Last updated: 01:30 PM ET, Mon November 28 2016

Officials Warn Tourists of the Risks of 'Balconing' in Spain

Impacting Travel Patrick Clarke November 28, 2016

Officials Warn Tourists of the Risks of 'Balconing' in Spain

PHOTO: A balcony can be a great amenity, but the British government wants its citizens to exercise caution. (Photo by Rosalind Cummings-Yeates) 

The risks of falling from a hotel room balcony are obvious, but in wake of a slew of scary incidents involving tourists, the U.K.'s Foreign & Commonwealth Office has warned British travelers visiting Spain to exercise common sense and to avoid the dangers of "balconing."

"There have been a number of very serious accidents (some fatal) as a result of falls from balconies," the office warns in a piece of updated foreign travel advice. "Many of these incidents have involved British nationals under the influence of drink or drugs."

This year there have been several balcony-related deaths in Spain, including two women who fell to their deaths in Tenerife in June. The office points out that reckless balcony behavior and the consequences that result may not be covered by travel insurance.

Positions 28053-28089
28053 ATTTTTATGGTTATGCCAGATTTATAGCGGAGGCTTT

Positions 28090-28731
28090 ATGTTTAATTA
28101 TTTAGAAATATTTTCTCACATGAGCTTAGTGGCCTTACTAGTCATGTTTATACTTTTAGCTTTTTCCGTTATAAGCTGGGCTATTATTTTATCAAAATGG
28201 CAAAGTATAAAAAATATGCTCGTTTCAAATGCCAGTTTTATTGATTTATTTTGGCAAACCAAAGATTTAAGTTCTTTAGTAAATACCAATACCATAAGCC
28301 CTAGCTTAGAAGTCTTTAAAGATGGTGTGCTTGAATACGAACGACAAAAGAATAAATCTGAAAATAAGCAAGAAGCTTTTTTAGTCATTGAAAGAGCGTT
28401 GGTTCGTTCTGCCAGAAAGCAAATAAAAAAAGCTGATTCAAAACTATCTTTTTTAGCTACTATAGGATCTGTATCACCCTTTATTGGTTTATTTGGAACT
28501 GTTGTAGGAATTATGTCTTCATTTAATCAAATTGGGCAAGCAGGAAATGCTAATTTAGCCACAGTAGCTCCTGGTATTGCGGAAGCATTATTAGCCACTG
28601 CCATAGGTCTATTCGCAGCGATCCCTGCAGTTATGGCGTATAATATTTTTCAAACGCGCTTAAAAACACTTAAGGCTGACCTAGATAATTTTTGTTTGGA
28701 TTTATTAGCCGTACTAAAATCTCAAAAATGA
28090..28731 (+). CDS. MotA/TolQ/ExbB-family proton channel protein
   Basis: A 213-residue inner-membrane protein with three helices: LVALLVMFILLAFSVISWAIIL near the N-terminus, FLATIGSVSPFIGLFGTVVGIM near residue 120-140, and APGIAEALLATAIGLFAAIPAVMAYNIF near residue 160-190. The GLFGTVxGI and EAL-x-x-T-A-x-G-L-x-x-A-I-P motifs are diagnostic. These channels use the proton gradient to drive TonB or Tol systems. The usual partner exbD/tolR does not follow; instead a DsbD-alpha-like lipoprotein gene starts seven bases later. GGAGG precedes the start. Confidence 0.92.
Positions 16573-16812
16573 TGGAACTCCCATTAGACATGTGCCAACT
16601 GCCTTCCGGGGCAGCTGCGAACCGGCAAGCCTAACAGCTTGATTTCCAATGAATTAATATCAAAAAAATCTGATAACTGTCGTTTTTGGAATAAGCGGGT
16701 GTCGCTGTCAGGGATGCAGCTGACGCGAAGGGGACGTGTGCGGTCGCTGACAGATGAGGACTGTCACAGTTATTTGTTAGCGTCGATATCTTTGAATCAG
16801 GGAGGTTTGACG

"Your travel insurance may not cover you for incidents that take place while you’re under the influence of drink or drugs."

What's more, on top of injuries or death, tourists risk fines for dangerous acts.

"Some local councils will impose fines to those caught behaving irresponsibly on balconies or practicing 'balconing,'" the office states.

Although it's concerning that recent incidents have become frequent enough to prompt officials to coin a new term, the office acknowledges that "most visits to Spain are trouble-free."

Each year, more than 12 million British travelers visit Spain, with a vast majority coming away unscathed.

In addition to balconing, the office warns British travelers visiting Spain of other potential vacation pitfalls, including lottery scams and unlicensed taxi drivers.